On ‘Where Does One Go’ Noel brings a touch of Ronald Isley and the Isley Bros to the proceedings. By now the grasp of life’s ups and downs that are captured so succinctly within Noel’s lyrics are almost taken for granted. Proof positive that this album is written by a man who has lived a full and rounded life and furthermore has the gift of expressing these life lessons in song. The teasing guitar, regimented military style drum cadence and light instrumental intro of ‘Mind is the Keeper’ draws you into this mid-paced finger and toe-tapper well before Mr McKoy’s vocal enters the fray. The deal is sealed midway through when those sumptuous piano and guitar chords are brought to the fore. Game over.
The musical sparseness of ‘Naked’ compliment both the title and lyrical content – a very minimalist yet captivating tune. By way of mood contrast ‘Lonely Ones’ elicits a more sombre feeling with its funeral procession style piano chords. The underlying message is a sobering one, addressing the plight of the silent minority out there who outwardly may seem to be content with life but inwardly crave companionship and affection. The subtle Soul II Soul shuffle and refreshing use of panpipes which underpin ‘World of Dreamers’ bring a touch of mystique to this impressive album as Noel extols how the love of a good woman can be so fleeting, parting can be such sweet sorrow and the rekindling of that past love can be such pure joy as they realise their dreams together, no longer in the relationship wilderness.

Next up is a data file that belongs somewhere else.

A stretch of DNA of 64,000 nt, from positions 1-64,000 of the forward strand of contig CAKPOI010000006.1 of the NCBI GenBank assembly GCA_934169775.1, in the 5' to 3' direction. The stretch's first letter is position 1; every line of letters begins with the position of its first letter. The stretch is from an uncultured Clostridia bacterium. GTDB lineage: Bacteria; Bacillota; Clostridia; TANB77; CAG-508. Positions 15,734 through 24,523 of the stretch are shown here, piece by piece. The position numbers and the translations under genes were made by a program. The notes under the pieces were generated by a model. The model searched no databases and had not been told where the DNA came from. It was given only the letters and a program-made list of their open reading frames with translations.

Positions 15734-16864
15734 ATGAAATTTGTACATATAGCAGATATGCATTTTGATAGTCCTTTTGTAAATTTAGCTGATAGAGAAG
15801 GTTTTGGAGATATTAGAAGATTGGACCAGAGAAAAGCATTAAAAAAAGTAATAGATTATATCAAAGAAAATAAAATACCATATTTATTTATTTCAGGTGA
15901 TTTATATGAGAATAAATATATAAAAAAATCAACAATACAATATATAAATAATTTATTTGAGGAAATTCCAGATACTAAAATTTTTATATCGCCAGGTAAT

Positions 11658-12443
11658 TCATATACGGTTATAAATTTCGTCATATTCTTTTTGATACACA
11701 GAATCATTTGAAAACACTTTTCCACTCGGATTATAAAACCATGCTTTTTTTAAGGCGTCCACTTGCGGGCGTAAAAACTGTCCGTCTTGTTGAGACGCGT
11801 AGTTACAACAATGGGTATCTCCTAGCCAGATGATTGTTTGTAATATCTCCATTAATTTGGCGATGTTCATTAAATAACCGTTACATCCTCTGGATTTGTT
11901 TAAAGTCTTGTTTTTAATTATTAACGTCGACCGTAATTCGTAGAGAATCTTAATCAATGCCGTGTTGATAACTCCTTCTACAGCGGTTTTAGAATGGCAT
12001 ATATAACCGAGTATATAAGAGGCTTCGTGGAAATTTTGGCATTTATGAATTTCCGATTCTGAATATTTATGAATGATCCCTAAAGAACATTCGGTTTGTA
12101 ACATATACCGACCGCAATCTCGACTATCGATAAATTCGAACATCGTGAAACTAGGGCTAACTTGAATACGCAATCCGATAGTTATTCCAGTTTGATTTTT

The penultimate track ‘I’ve Changed’ sees Noel confessing that he may have fallen short as a big brother mentor and role model to his younger sibling and is more than willing to make amends; not wanting his brother to emulate his mistakes and former wayward life. The album is rounded out with the high octane track ‘Shake’, an unmistakable nod to Noel’s South London roots having been exposed to all genres of music growing up. To this end ‘Shake’ fuses together the raw frenetic of Paul Weller and The Jam with the Rude Boy vibe which were both prevalent back in the day.